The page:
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UB idles frats, sororities after possible hazing incident involving student

Hours after an 18-year-old University at Buffalo student was found in cardiac arrest early Friday, the University at Buffalo suspended the official activities of all fraternities and sororities connected to the institution.

On Twitter, Buffalo Police said the student suffered a medical condition of a serious nature, that might have stemmed from hazing.

In a written statement, UB President Satish K. Tripathi said the incident involved the Sigma Pi fraternity and that he idled the Greek life organizations, because of the university's ban on hazing.

"As the investigation into this very serious matter continues, let me reiterate that our university has zero tolerance for hazing," Tripathi's statement said. "Not only are hazing incidents a violation of our university policies, but they are also crimes."

"We have reached out to the student’s family and are providing all the assistance and comfort we can to them during this incredibly difficult time," Tripathi added. "I ask you to keep this student – one of our own – and his family in your thoughts."


Just after midnight Friday, an ambulance crew was dispatched to 69 Custer St., scanner communications archived by the website Broadcastify indicate. Photos found on social media indicate the residence is connected to Sigma Pi.

A caller had told a dispatcher that a person was on the front lawn in cardiac arrest.

Minutes later, the ambulance crew radioed that it was rushing a man – still in cardiac arrest – to Buffalo General Medical Center. The ambulance was en route "hot," meaning its lights and sirens were activated.

Lavontae Armwood, a UB senior who lives next to the fraternity house, said he saw four or five guys carrying a person out of 69 Custer. They placed him on the front lawn, Armwood said.

Three or four of them ran from the scene, while one stayed with the victim, Armwood said. In all, there were about “20 kids running across the parking lot trying to get away,” he said.

“They had him out on the grass, and then a bunch of the kids starting running,” Armwood said.

At about the same time, emergency crews showed up and started performing CPR, Armwood said.

“I was just in shock,” Armwood said.

“We saw the unconscious body right here in that corner,” said Adam Rodriguez, Armwood's roommate, as he pointed to a corner of 69 Custer, “and we just saw the paramedics working on 'em – chest compressions, giving oxygen – I want to say for a good five, 10 minutes."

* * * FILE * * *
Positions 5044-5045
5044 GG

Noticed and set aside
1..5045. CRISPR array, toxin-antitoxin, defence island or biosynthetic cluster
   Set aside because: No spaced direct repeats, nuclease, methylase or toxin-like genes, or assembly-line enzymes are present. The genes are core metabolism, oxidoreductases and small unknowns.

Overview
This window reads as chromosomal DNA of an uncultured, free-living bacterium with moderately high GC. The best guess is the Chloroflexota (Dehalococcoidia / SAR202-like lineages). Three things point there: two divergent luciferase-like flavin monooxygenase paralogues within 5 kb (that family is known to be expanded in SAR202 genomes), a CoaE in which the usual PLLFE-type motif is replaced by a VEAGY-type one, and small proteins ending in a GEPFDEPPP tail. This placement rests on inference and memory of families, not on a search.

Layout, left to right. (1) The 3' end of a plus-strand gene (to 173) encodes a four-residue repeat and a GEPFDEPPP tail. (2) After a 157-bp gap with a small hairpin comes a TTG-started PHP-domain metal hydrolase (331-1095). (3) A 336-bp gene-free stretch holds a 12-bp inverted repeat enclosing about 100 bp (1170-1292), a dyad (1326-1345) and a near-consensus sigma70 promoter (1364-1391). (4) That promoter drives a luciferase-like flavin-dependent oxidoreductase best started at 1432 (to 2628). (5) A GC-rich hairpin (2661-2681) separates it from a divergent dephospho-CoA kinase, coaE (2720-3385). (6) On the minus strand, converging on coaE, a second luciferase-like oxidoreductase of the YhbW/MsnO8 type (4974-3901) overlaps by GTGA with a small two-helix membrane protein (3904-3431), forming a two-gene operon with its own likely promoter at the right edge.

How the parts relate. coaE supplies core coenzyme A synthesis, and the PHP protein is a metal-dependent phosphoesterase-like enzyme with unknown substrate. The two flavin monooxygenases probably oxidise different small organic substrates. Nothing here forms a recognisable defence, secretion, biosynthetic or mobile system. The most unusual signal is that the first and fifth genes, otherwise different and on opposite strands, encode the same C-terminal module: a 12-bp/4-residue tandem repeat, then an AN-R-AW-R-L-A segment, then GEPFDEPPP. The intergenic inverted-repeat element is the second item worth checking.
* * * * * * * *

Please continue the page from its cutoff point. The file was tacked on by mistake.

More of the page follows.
Mike Young, 20, of Orchard Park, a sophomore at UB, has lived since August in a house three doors down from the Sigma Pi fraternity house.

Young said he was not surprised to see police cars on the street overnight.

“I knew there were frat houses down here. It was kind of surprising that they shut down all of Greek Life which, I guess, is a good idea based on what happened," Young said.

“I was finishing up homework and I saw about six patrol cars lined down here and an ambulance leave at like around 2 a.m.,” he said.

Young said he did not really know any of the occupants of the frat house.

“I’ve run into a few of them just as we’re parking cars down the street, but none of them had ever been disrespectful or unruly,” he said.

Rodriguez said he is not sure how many people live in the fraternity house, but it’s not uncommon for them to throw parties at the home on Thursdays, Fridays and Saturdays.

“Sometimes you get 15 people going in at one time, sometimes there’s a line, sometimes they’re rejecting people because there’s no room,” said Rodriguez, a junior at UB.

UB spokesman John DellaContrada added that UB Police are working closely with Buffalo Police to investigate the suspected hazing incident. Officials will also review the fraternity's activities, he added. He said the student is a UB undergraduate.

Neighbors came and went Friday.

In addition to two-story, Cape Cod-style residences on Custer Street, a red-brick senior citizen housing facility is tucked back far from the curb.

Some neighbors described a tension between the family homeowners and some of the student residents on Custer. Much of the housing on the street caters to UB students. Most are not fraternity or sorority houses, but such residences come and go quickly, neighbors said.

“Welcome weekend, of course, there’s a ton of people on the street and, generally, the police department does a good job of keeping track of everybody here," said Young. "I’ve seen people walking down to those houses on any given weekend.”

Sigma Pi has had hazing-related deaths at other colleges around the country, the website of its international headquarters indicated.

Calls to Sigma Pi in Buffalo and the headquarters in Lebanon, Tenn., were not immediately returned Friday.

Sigma Pi Fraternity International was founded in 1897 at Vincennes University in Indiana, according to the SUNY Buffalo Sigma Pi Facebook page. The Epsilon Omicron Chapter at SUNY Buffalo was founded in 1979.

Sigma Pi has more than 120 chapters across the United States and Canada.

News staff reporter Harold McNeil contributed to this report.

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